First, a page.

I started grieving for my husband in the neurologist's office at the moment her words lopped a chunk off our future together.
"Unfortunately, the news isn't good, Stew," she informed us. "I'm afraid you have ALS … Lou Gehrig's disease … and there is no cure."
I lived the next two years on autopilot, trying to balance a full-time insurance job with the needs of our four- and six-year-old girls, and an increasingly dependent and sometimes angry and demanding husband.
Our nine-year marriage had been less than the perfect image outsiders might have imagined: two tall blondes doting on their giggling, tow-headed tots. An absence of intimacy and connection had left me feeling alone. Some nights, Stew would quietly leave the family room where we were watching television. I'd go looking for him and find him sound asleep, having gone to bed wordlessly and without me.
During his illness I devoted myself to caring for Stew, waking in the night to roll his lanky 6'2" body or adjust his pillows or fingers so he wasn't rigid the next morning. I watched the relentless progress of his disease, as it methodically paralyzed a man who'd once loved to golf and ski and transformed him into a pale, gaunt mass of bony protrusions and nuggets of atrophied muscles pushing up his clammy skin. Despite our differences, I yearned to ease the pain I imagined he was living with.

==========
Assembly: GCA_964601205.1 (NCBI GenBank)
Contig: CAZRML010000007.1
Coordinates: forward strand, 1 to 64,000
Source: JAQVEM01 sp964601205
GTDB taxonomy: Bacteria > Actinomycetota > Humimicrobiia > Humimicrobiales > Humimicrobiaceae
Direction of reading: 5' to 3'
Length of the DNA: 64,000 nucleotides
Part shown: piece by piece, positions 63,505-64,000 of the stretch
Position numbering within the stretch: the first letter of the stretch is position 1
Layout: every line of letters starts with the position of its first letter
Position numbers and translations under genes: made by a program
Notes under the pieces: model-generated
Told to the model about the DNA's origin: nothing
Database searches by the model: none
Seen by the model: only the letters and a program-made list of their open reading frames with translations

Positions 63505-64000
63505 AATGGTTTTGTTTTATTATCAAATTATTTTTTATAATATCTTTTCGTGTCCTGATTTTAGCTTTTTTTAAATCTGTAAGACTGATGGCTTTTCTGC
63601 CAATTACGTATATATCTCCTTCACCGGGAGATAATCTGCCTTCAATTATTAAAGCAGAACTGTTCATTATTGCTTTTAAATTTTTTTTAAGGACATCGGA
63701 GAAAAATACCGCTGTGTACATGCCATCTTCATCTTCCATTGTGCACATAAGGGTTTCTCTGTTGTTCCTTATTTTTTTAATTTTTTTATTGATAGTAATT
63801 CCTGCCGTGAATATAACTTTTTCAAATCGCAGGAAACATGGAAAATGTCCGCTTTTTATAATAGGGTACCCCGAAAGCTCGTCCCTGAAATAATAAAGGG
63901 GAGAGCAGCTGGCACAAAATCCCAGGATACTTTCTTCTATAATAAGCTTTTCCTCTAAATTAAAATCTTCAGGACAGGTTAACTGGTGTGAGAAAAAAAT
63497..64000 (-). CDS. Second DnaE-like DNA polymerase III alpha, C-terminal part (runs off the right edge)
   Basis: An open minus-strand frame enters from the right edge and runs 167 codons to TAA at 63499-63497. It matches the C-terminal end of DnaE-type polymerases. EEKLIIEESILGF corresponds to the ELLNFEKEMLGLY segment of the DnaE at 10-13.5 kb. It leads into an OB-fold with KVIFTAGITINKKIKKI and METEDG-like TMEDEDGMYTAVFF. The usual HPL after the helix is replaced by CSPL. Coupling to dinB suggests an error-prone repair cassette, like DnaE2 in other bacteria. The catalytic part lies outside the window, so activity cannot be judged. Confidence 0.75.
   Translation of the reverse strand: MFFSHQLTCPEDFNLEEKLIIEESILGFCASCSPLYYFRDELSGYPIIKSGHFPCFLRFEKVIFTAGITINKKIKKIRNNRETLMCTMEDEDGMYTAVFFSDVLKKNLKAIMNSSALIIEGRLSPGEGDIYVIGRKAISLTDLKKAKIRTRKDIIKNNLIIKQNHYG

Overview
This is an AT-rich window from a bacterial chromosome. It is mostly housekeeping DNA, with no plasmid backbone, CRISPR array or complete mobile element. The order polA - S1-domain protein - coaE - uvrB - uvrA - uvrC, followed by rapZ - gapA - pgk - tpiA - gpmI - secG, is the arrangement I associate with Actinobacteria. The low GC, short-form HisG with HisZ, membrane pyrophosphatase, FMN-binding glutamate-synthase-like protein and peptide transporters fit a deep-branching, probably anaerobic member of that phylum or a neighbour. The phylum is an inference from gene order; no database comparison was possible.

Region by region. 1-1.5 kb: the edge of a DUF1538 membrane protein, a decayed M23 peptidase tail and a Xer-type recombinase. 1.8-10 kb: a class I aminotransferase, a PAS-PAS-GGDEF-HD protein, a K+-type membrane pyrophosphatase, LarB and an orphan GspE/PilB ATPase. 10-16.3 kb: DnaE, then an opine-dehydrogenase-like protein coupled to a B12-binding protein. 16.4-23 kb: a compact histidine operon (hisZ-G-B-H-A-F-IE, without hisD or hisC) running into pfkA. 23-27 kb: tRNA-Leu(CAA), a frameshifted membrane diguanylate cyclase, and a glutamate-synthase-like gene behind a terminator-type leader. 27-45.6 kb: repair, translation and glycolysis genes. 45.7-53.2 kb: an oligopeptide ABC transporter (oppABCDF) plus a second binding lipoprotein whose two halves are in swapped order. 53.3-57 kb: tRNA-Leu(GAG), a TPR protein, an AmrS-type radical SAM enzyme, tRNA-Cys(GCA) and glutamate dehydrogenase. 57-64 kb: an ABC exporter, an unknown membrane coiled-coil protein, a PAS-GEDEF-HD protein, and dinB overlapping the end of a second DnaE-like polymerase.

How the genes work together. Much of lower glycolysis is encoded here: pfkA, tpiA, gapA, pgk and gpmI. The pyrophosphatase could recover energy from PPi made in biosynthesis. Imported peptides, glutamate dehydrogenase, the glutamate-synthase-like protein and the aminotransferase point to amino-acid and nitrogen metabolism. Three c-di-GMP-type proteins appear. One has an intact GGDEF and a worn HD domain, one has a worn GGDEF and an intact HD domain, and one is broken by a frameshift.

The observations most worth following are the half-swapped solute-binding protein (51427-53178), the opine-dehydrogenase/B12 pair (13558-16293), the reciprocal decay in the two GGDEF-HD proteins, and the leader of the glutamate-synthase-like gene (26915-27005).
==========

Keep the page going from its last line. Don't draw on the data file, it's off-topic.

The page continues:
The quiet end to our nightmare came on June 27, 1999, five days before his forty-sixth birthday. Grief was not new to me; my father had died several years before. However, this mourning was different. It was tinged with relief, which felt like a betrayal.
Feeling alone one night, I Googled "Widow Support" and clicked on the first link: WidowNet. The website had been started by a widower who had lost his spouse and wanted to create a place for fellow widows and widowers to post their struggles. I was spellbound by stories of torment and heart-wrenching loss. I'd found a place of kinship; others who would truly understand.
I spent hours in front of my computer, writing to virtual strangers, all of us connected by sorrow. I formed friendships with several other grievers, meeting at local WidowNet gatherings and chatting on the phone. Friday nights I'd nestle the kids into bed, pour a glass of Cabernet and socialize with the kindred souls in the chat room. Gradually, a kind of solace seeped into my days.
Timidly, I pondered the possibility of dating, available men being scarce in my isolated Canadian town. The failure of my first marriage led me to mistrust myself, worrying I'd fall for the first suitor out of utter loneliness. I declared that cohabitation was not for me and vowed only to date those interested in the occasional dinner, art gallery expedition or movie. I would never get married again!
Meanwhile, WidowNet was still my lifeline to the outside world. I was touched by the sensitivity of many of the men there, good men who were willing to expose their innermost struggles, something I hadn't been used to in my marriage. My curiosity was piqued by the like-minded tone of a widower called "JS". His pain was unconcealed, as he wrote about how overwhelmed he felt at having to help his teenage daughter shop for a swimsuit. Hunched over the keyboard I'd scroll through his posts, speculating about what he was like.